Imagine that, for security reasons, the back door at your workplace needs to be kept locked. Various people need to go out the door from time to time, so the back door key is kept on top of the molding over the door. Anyone needing to go out the back door just reaches up, takes the key, and uses it. This worked fine for the people who work there, until the business hired someone less that 5'6" tall who couldn't reach the molding at the top of the door. The people who decided to put the key on the top of the molding weren't trying to find a solution that didn't work for their shorter colleague, they just didn't think about the possibility that something within easy reach for them might not be within easy reach for everyone. They weren't being cruel, just a bit thoughtless. When the situation is brought to their attention, they move the key to a more accessible location, like a hook on the wall next to the door.

Institutional racism is like that. It's not so much thinking about how people are different as it is forgetting to think about how people are different.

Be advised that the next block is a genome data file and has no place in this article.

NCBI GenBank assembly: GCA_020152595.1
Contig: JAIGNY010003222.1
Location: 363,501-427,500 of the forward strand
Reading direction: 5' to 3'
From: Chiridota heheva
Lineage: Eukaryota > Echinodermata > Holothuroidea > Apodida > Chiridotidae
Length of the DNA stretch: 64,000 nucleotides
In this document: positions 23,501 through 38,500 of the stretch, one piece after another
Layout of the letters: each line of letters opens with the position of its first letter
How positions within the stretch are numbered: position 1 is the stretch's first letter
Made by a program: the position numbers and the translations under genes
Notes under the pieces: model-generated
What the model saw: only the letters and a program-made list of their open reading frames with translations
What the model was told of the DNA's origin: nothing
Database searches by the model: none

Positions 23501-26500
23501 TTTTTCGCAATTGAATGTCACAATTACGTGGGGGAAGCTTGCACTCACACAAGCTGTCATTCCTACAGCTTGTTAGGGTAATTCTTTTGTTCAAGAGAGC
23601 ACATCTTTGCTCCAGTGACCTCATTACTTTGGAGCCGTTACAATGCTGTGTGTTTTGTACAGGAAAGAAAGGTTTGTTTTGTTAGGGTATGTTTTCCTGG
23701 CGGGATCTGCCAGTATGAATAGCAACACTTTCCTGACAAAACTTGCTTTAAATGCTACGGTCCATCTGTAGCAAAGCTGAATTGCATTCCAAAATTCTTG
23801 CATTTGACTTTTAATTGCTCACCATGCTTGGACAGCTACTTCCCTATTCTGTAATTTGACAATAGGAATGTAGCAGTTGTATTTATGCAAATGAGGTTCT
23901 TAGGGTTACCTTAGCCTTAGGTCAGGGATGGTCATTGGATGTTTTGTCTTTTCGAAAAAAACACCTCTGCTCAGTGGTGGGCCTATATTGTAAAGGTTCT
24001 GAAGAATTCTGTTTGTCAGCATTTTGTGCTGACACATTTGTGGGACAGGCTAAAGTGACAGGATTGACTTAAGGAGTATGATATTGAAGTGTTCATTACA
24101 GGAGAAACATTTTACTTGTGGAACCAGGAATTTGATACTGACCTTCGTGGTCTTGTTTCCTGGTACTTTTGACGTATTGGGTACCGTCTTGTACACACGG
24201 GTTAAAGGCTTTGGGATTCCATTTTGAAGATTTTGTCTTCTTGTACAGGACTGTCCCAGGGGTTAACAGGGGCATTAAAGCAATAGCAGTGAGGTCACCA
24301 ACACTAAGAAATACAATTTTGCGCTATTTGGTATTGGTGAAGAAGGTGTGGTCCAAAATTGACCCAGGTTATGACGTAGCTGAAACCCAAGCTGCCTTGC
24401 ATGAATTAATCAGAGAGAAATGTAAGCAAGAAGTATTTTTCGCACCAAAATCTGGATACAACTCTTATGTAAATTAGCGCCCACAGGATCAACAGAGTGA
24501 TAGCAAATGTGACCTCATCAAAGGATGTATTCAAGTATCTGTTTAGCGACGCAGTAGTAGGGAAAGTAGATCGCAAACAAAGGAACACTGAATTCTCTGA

Let's consider another situation.
My wife and I were talking about our favorite ethnic restaurants in Seattle and I said that one of mine was the Wedgwood Broiler. "The Wedgwood Broiler?" she said, "That's not an ethnic restaurant." "Yes it is," I answered, "They serve White people food like pork chops and apple sauce, turkey and stuffing, meatloaf and gravy, and macaroni and cheese. And you know it's good because every time I go there it's full of White people." My wife didn't see the Wedgwood Broiler as an ethnic restaurant because she didn't regard the mainstream American culture as one culture on an equal standing with other cultures. Instead, she regarded it as a sort of default or null state from which all other cultures were a deviation.

Now ask yourself - is that your view? It's not an accusation. It's not a question of innocence or guilt. In fact, it would be - in a way - "innocent" to have that view. Well, naive. We all, to some extent presume that other people generally do things the way that we and our family do them. We all, to some extent, presume that everyone else generally shares our social norms, our etiquette, and our values - at least until we are instructed otherwise. These are elements of our culture. They were acquired naturally and people tend to presume that they are reflective of human nature universally. Usually we learn otherwise when someone from another culture either gives or takes offense where none is meant. I'm sure you've had this sort of experience.